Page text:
I assume everyone knows that Garry Kasparov announced his run at the FIDE presidency a couple of weeks ago. Kasparov’s Facebook page describes him as a Russian pro-democracy activist and former world chess champion.
Kasparov founded the Humanity Foundation a Free Choice group of Russian freedom advocates with the stated purpose of working for fair, democratic elections in Russia. He retired from chess in 2005 to devote himself fulltime to writing and human rights advocacy and as an outspoken critic of Russian President Vladimir Putin, Kasparov created the United Civil Front, a social movement with a mission to prevent Russia from returning to totalitarianism. He is a frequent contributor to the Wall Street Journal, the New York Times, and various other news publications.
He is the chairman of the Human Rights Foundation’s International Council, a nonpartisan organization devoted to defending human rights globally, with an expertise in the Americas. The Humanity Foundation BD was incorporated in 2005, and opened its offices in New York in August of 2006.
His Kasparov Chess Foundation promotes chess in education.
Kasparov's Official Site
Kasparov plans to unseat 18-year incumbent Kirsan Ilyumzhinov in the election that takes place in August 2014. Kasparov sees FIDE as a social network that can be used to create communication for millions and millions of chess fans and he wants to use FIDE to” elevate chess from the grassroots level, to spread the game in education and as a cultural touchstone as well as a successful commercial sport.”
Kasparov’s platform has six points:
1. Serve and support the national federations. FIDE should provide for its members instead of being supported by them.
2. Increase the FIDE budget by 100% in the next two years via corporate sponsorship. He wants to use a professional marketing approach that will make chess and FIDE attractive to corporate and public sponsors.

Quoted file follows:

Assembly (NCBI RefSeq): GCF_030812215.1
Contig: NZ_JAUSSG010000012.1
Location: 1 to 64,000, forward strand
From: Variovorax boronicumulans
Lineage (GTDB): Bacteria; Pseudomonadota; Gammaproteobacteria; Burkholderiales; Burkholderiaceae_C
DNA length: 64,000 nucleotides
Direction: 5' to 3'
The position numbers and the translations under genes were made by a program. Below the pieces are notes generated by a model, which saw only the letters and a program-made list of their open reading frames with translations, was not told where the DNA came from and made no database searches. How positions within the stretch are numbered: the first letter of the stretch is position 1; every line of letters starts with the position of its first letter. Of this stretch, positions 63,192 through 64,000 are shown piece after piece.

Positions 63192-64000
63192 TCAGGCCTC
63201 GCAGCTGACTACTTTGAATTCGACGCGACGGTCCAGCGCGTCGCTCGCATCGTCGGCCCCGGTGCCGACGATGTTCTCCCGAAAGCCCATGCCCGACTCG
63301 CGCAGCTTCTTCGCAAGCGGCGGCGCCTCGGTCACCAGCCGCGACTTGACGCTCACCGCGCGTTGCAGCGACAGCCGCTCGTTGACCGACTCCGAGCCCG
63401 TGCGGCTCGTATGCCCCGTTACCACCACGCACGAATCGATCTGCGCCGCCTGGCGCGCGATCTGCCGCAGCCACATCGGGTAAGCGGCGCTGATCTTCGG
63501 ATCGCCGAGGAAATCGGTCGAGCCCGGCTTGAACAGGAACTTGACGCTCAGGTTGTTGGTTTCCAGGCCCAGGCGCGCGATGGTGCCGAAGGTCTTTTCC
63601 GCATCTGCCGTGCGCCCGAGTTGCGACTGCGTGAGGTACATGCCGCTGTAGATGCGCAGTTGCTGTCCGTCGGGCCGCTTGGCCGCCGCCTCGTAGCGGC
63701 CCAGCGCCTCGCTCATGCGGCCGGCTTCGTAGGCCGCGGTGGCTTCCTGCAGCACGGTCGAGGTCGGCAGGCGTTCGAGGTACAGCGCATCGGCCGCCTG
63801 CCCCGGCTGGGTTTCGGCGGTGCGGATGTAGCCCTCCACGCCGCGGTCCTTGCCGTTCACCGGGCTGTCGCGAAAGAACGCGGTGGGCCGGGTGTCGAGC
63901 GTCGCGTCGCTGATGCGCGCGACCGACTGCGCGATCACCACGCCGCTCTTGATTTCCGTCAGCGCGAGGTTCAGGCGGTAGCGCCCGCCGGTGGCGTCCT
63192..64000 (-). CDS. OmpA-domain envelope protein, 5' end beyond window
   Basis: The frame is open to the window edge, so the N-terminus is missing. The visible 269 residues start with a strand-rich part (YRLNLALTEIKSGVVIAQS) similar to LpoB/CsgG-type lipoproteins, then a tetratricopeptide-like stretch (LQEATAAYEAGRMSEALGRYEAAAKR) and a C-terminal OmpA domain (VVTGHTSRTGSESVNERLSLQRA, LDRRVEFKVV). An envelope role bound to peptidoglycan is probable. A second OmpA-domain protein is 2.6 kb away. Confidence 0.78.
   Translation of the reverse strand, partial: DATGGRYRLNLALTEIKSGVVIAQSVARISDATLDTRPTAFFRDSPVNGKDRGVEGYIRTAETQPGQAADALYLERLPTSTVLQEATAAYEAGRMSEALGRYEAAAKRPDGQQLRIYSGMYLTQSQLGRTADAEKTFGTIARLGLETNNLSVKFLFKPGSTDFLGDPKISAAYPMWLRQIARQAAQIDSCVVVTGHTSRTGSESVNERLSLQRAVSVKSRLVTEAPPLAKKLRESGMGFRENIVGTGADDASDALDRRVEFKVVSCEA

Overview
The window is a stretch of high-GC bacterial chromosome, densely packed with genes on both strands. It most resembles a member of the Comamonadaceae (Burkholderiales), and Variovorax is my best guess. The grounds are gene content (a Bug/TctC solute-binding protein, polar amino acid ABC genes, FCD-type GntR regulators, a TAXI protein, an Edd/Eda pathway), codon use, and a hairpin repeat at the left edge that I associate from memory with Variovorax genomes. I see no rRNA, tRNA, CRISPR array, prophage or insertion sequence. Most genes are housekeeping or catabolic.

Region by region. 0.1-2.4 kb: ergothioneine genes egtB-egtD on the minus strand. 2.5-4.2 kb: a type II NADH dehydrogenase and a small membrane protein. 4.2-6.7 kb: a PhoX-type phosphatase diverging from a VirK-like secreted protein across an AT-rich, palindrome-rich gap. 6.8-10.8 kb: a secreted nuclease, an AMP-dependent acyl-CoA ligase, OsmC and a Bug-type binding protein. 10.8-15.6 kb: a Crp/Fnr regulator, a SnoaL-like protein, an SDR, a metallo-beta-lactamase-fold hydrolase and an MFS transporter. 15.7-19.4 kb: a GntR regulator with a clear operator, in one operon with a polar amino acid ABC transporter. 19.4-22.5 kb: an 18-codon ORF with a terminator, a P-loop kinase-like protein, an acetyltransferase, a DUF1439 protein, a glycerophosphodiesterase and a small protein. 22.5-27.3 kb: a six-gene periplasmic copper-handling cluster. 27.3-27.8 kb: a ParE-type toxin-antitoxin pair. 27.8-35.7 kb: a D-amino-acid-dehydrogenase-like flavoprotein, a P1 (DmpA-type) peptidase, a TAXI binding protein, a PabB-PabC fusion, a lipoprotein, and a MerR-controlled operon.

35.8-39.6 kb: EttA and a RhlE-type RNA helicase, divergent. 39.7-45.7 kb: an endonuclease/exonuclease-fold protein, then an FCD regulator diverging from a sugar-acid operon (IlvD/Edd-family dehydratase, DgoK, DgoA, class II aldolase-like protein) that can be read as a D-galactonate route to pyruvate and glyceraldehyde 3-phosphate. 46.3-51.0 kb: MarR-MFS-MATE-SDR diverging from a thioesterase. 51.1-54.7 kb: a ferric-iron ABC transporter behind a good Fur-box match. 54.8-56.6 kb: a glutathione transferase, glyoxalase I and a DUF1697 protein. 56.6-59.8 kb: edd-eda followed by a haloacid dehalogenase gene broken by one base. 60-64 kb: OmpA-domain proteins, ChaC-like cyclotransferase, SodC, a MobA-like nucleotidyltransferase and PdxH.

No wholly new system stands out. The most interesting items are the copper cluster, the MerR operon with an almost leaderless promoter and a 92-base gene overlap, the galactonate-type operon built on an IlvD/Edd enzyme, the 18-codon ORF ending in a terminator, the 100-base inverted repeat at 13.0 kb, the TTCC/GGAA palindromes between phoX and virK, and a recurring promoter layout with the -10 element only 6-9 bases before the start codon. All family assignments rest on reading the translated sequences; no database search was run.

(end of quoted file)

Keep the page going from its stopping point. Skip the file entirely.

3. Universal rating system and expansion of online services: include every game of chess played on the planet, from world championship matches to online blitz.
4. FIDE will provide benefits to the huge base of chessplayers by offering services to the federations such as online news and training, a social media platform, direct support for organizers and journalists, and assistance with fundraising and finding sponsorship.
5. Develop the next generation of chessplayers around the world by promoting and establishing chess-in-education programs. Having chess be included in the school.
6. Review FIDE regulations to protect the integrity of chess by collaborate with players and organizers on a common-sense implementation of the zero-tolerance rule that will preserve dignity and professionalism. This will be accomplished by taking steps to test, and implement strong anti-cheating measures, including severe penalties for violators as well as the adoption of anti-short-draw rules.
It was Kasparov himself that initiated the split in chess in 1993, by creating the PCA (Professional Chess Association). Ilymzhinov took over FIDE in 1995 and successfully reunified the world title in 2006 but he has failed to raise corporate sponsorship.
The question Kasparov and election watchers are asking is, “If he gets elected, will he be more successful in maintaining gains than he was with Intel, IBM, Microsoft, GMA, PCA or any of the other organizations he lured into chess or helped create?” Good question. I suspect much of the problem lies with Kasparov whose personality has been known to rub people the wrong way.
I don’t know about the rest of the world’s chess federations, but in the US things are run by a bunch of good old boys who like a status quo. Throw in the fact that FIDE likes to throw money around come election time (who is NOT guilty of this?) and I don’t think Kasparov has much of a chance.